Keep Fresh is qmunicate’s survival guide series to freshers’ week – from halls to hangovers, moving to mental health, your big auntie qmunicate is here to get you through.
The transition and process of moving to university is an experience that cannot quite be separated from the inevitability of feeling homesick that it carries with it. Whether you’ve just gotten off your flight coming from North America or Asia, or you’re getting a lift from Motherwell or Lanark, chances are you will feel homesick in some measure of its varying degrees. However, as cliché as it sounds (and is) – this feeling is very normal, everyone else is experiencing it, and it will unquestionably come to an end.
Homesickness, at its core, is essentially the feeling that comes with a loss of routine, a change in surroundings, and new patterns, and the unfamiliarity and uncertainty that comes with all of these big changes. Homesickness can be a longing for your family home, for your school friends, for your now long-distance partner, for your pets, for your hometown, or maybe just for the version of yourself that you knew before moving to university accompanied by a congregation of nerves and anxieties. To reiterate, homesickness for one of / all of the above is okay, normal, and not long-term.
There is no one cure for homesickness, but there is array of coping methods which can help you to adapt to your new life. The most important thing is to not lock yourself away in your room, dreaming about what you would be doing if you were back at home right now, but rather to try your best to adjust to your new home – both your new bedroom and flatmates, and to your new city. If you are settling into student accommodation, it is really important to get to know your flatmates as soon as possible; they might not necessarily be your best friends, but their company is essential to help manage your homesickness, just as your company is there to help them. It might seem small, but just sitting in your living room, or your new bedroom, having a cup of tea and chatting, even making some plans for freshers’ week together, can really make all the difference.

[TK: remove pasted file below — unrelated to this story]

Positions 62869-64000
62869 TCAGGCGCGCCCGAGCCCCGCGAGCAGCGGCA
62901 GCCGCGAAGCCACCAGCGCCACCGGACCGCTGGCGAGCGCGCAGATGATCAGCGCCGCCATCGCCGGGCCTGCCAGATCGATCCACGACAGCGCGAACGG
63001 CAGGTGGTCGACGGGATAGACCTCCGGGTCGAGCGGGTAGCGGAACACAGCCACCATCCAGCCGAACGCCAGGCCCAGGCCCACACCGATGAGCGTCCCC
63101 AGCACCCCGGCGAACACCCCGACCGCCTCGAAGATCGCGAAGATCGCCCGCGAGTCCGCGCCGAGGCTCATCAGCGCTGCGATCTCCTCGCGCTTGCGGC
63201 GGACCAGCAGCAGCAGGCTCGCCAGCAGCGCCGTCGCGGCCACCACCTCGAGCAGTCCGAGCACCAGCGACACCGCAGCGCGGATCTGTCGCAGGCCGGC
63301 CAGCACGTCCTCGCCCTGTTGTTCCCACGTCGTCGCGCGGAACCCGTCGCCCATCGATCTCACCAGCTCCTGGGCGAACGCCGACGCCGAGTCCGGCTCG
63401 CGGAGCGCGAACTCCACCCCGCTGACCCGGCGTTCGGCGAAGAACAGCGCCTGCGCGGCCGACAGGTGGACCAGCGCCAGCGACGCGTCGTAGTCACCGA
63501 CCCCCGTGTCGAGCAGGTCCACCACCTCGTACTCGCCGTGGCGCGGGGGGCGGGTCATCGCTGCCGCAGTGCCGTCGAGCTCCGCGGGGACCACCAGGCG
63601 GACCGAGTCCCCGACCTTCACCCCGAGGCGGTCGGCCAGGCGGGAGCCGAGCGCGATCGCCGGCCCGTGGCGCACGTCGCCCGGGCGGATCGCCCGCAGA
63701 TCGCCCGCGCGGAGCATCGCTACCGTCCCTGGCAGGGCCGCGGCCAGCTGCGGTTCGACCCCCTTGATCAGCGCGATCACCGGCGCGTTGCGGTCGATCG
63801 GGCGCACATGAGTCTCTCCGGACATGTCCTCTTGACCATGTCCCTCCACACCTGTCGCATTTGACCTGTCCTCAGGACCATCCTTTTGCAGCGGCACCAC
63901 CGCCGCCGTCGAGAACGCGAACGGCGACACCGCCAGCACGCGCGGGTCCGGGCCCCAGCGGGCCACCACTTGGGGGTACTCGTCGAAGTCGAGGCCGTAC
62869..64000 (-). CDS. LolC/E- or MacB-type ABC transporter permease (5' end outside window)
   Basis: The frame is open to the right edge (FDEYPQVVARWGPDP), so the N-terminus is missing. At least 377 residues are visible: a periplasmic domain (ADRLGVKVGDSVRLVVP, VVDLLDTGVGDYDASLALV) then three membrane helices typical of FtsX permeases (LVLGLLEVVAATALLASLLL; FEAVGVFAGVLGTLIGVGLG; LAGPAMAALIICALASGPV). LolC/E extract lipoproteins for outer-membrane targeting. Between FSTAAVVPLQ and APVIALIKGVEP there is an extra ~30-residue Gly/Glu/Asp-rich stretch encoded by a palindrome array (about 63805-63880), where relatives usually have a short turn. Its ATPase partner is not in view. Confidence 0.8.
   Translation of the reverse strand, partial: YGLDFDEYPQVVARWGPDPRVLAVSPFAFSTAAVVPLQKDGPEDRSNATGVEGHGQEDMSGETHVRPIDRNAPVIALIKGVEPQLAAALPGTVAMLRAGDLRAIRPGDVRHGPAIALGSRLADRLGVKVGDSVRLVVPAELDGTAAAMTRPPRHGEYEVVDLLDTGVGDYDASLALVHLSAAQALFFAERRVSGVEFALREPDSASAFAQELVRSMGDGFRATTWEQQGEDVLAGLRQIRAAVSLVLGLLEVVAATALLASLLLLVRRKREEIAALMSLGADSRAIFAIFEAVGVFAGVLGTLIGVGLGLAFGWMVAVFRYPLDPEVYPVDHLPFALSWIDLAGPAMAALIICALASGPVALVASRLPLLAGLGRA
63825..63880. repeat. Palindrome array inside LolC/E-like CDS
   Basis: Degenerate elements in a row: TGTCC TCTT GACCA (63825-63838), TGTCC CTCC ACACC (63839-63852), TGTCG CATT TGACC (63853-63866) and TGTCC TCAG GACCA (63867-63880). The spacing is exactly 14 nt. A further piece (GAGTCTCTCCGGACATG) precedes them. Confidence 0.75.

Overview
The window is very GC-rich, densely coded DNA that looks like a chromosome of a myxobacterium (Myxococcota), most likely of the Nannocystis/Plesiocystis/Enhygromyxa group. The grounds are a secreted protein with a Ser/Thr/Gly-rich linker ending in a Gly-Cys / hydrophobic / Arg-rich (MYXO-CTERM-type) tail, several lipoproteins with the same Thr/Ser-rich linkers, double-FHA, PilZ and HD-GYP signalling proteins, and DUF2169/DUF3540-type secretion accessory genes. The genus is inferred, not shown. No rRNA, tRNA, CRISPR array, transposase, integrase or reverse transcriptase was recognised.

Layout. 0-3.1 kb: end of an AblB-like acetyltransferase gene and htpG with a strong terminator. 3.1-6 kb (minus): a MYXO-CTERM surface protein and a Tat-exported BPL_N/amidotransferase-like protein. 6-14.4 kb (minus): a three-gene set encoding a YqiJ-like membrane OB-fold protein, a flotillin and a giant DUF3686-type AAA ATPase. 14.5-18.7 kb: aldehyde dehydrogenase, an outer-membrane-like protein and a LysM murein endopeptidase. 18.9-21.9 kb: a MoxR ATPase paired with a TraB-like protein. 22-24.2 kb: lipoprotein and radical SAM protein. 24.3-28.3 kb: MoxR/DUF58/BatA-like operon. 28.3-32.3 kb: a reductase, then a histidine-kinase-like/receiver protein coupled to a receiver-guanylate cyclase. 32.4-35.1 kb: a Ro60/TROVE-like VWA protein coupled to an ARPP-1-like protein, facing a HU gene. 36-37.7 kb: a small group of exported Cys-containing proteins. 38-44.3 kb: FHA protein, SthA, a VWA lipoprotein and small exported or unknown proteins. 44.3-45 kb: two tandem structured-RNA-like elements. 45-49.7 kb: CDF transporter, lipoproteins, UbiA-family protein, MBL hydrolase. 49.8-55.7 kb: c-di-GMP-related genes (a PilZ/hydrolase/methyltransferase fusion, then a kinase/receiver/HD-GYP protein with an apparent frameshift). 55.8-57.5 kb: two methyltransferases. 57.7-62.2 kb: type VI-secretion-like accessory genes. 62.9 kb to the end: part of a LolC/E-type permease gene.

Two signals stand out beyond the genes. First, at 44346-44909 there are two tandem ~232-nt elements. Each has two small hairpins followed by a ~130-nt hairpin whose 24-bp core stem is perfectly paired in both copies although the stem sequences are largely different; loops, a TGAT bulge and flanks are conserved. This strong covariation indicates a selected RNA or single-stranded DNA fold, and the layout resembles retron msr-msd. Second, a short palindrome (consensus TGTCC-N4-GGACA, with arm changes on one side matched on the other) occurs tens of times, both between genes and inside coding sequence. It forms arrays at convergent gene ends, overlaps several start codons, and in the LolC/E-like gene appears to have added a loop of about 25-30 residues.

Other methods of dealing with homesickness is to get to know your new city. It might sound simple, but I know how daunting it is to move away from the familiarity of where you’ve grown up, to a brand new city (even one as gorgeous and friendly as Glasgow). Whilst it’s undoubtedly the best option to stay on campus during freshers’ week – getting to know your way around, taking part in activities designed just for you – after that first week I recommend that you go exploring and take advantage of what marvels Glasgow has to offer: walk around the city, from the pub-abundant Sauchiehall Street, to Glasgow’s style mile, Buchanan Street. Try to find something personal to you that you can translate to your new city, whether it be sports or shopping. For me, trips to the cinema aided my homesickness, as films have always been a massive passion of mine and by taking myself out to the cinema I was transporting myself away from being homesick in a new city, to feeling right at home in one of my favourite environments: I was very lucky as well as Glasgow offers many cinemas including the gorgeous GFT, the quaint Grosvenor, or the world’s tallest cinema, Cineworld Renfrew Street.
Staying in touch with family and friends from home is imperative, however the important thing is to not think of it as though you have been taken out of your situation with them, but rather you are still very much a part of that situation, you are simply now seeing it from a new perspective.
Finally, whilst my experience will be vastly different from yours, I will leave you with what I hope to be a comforting anecdote: when I first came to Glasgow, I felt homesick for the familiarity of my friends, my family, my city – however after just one semester of rediscovering what the definition of home can be, I went back to my hometown for Christmas and realised I now felt homesick for the absolute belter that is the city of Glasgow.
[Ellen Magee – @mondaymagee]